Mind and Body

Growing up in nature can offer lasting psychological benefits -- study

For children, spending time in nature might safeguard their later mental health.

An art image of a woman lying in red flowers with a cloud covering her head
Francesco Carta fotografo / Getty Images

For children, spending time in nature might be a necessity. Growing up in an exclusively urban environment could have long-lasting implications that show themselves years later. And the converse may be true, too: Growing up surrounded by nature may confer long-term benefits that safeguard mental health — and may even lower the likelihood of premature death.

That’s the take-away from a May 2019 paper that analyzes nature exposure and mental health in 3,585 people from four cities in Europe. People who grew up with low exposure to nature also tended to have high levels of nervousness and depression in adulthood, the research suggests.

This is #6 on Inverse’s list of ithe 25 biggest stories of human potential of 2019.

Spending time in nature could have benefits that last long into adulthood. 


At the time, the study’s senior author Mark Nieuwenhuijsen Inverse that green space’s benefits may not be obvious to a child, but skipping out on nature time could affect mental health later on.

“The people that reported more exposure to nature actually have better mental health than those that don’t even after we adjust for exposure at the time of the interview when they are adults,” Nieuwenhuijsen said.

The study can’t completely explain why missing out on nature as a child seems to have detrimental effects later in life. The team offers two potential explanations for their results.

The first is that nature is inherently good for you. Having a 90-minute “nature experience” is linked to lower levels of rumination — the persistent and negative thoughts that are a risk factor for mental health conditions. Spending time near blue spaces, like ponds, oceans or lakes, can also reduce stress. A review published earlier this year in The Lancet found that when an area’s vegetation index increases, premature death rates go down among people who lived up to a third of a mile away.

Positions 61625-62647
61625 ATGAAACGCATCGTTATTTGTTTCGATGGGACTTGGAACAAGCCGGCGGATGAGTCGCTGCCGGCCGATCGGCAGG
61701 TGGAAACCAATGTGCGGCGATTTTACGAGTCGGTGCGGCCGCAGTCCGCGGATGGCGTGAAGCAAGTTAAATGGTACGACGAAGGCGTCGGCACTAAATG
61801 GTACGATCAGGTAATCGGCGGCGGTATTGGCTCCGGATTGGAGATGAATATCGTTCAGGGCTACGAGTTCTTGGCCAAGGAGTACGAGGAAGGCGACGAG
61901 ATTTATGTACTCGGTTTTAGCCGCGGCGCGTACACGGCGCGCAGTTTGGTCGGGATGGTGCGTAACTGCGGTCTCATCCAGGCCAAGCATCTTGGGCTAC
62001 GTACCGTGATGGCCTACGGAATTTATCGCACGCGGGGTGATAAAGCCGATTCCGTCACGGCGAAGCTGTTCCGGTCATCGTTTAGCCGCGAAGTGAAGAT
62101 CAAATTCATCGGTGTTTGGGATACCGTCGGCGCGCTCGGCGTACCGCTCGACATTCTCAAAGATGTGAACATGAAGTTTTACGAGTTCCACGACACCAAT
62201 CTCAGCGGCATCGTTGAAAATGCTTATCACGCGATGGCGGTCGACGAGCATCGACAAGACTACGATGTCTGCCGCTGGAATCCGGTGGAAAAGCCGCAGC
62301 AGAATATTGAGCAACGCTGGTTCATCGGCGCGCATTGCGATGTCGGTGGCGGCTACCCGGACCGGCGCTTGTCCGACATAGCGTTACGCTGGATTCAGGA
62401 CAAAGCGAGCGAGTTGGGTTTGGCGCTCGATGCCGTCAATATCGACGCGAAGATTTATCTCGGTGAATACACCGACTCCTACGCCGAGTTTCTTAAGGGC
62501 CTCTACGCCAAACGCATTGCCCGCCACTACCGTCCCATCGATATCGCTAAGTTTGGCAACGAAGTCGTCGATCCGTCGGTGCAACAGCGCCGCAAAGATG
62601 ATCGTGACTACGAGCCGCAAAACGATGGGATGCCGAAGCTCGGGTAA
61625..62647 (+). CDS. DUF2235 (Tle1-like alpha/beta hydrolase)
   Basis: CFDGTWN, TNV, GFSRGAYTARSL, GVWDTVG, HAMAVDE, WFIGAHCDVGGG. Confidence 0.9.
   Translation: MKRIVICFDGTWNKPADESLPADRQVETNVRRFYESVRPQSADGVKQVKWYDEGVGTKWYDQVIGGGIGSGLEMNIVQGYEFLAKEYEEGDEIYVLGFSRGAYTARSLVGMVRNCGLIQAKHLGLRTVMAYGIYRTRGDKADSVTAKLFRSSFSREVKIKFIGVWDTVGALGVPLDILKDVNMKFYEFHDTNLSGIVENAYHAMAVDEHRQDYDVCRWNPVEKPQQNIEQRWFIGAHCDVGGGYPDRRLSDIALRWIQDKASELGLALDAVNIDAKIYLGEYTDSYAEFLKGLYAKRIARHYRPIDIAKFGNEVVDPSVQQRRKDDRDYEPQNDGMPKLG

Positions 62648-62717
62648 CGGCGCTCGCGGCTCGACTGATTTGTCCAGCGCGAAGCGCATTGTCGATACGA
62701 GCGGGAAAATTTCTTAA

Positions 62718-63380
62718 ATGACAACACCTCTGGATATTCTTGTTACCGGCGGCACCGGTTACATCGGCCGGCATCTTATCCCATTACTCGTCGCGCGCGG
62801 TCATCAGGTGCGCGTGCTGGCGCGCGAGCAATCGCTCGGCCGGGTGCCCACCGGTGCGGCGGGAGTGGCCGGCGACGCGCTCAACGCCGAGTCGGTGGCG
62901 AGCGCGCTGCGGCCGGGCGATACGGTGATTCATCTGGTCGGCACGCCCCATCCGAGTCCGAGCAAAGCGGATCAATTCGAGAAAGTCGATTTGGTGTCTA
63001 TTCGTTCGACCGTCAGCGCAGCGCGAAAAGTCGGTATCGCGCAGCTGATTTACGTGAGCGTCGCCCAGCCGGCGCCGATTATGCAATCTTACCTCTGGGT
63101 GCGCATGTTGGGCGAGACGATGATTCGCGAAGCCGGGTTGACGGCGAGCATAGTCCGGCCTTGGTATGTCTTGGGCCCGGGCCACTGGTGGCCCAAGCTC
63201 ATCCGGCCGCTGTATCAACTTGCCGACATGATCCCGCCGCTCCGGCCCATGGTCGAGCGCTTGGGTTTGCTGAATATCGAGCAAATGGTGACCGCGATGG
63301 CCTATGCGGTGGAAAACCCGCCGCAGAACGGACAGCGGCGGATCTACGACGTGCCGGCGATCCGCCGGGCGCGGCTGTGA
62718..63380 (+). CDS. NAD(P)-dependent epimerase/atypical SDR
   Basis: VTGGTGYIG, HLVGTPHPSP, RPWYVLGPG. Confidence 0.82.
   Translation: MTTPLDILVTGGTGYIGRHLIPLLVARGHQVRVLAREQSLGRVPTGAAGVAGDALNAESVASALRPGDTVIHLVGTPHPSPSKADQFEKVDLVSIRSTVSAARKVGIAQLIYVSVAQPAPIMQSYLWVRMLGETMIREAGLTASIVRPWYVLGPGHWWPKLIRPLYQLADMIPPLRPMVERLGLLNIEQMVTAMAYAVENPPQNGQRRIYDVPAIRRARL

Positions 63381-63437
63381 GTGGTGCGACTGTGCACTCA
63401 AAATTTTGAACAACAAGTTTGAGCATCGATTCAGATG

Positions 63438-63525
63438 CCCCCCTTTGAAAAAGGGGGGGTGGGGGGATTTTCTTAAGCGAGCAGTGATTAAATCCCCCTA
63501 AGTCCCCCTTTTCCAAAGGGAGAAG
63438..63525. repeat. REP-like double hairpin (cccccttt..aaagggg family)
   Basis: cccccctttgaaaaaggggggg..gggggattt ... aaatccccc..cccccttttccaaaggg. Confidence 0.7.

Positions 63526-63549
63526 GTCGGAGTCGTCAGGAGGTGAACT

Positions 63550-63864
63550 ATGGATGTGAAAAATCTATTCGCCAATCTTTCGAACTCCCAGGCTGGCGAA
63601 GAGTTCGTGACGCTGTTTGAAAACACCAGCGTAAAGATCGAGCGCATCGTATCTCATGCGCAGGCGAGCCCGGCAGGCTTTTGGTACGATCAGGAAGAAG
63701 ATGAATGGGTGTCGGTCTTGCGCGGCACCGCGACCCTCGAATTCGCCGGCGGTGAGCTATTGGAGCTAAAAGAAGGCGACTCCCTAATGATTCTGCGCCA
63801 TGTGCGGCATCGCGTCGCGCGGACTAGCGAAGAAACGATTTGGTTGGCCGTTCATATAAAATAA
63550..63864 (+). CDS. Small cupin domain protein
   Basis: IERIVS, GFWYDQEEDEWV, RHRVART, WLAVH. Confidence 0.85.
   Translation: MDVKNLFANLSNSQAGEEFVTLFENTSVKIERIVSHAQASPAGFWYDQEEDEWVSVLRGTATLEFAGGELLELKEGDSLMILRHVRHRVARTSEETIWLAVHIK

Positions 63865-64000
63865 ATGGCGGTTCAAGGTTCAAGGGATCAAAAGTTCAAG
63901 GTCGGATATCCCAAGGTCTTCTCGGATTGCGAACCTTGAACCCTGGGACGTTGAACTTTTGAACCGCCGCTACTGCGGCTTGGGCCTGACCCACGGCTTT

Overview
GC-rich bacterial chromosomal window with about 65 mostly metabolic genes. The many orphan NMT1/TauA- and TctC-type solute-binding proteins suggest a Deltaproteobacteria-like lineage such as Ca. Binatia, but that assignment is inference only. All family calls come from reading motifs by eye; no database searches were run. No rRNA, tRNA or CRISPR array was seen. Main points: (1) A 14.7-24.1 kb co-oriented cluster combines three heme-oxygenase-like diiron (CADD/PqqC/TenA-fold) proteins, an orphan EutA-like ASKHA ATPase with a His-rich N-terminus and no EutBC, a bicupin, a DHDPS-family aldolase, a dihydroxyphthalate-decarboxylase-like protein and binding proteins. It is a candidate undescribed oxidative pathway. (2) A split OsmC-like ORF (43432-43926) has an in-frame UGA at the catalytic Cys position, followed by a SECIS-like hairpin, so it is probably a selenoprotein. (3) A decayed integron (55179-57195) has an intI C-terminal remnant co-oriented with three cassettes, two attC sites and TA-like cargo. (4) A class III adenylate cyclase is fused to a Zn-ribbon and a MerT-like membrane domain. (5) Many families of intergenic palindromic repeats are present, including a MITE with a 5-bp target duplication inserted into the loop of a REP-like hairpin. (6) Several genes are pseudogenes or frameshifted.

The second explanation is that growing up in nature may also mean you don’t spend your crucial developmental years awash in the filth of city living.

"We hope that city mayor, urban planners, and architects realize how important urban nature is…"

Just two days of exposure to air pollution levels at the limits recommended by the United States’ Environmental Protection Agency is linked to psychiatric-related hospitalizations in children. Growing up near a polluted highway may impact cognitive development, and, in China, air pollution is linked to unhappiness. It’s plausible that growing up outside a city may lower the risk for these issues.

It may also be a little bit of both. Wilma Zijlema, the study’s first author, told Inverse that these results show that cities should invest in green spaces, especially for kids.

“We hope that city mayor, urban planners, and architects realize how important urban nature is and that they will ensure that nature is accessible for all children so that they can grow up in a healthy environment that can have long-term benefits for their health,” she said.

As 2019 draws to a close, Inverse is revisiting 25 striking lessons for humans to help maximize our potential. This is #6. Some are awe-inspiring, some offer practical tips, and some give a glimpse of the future. Read the original article here.

Related Tags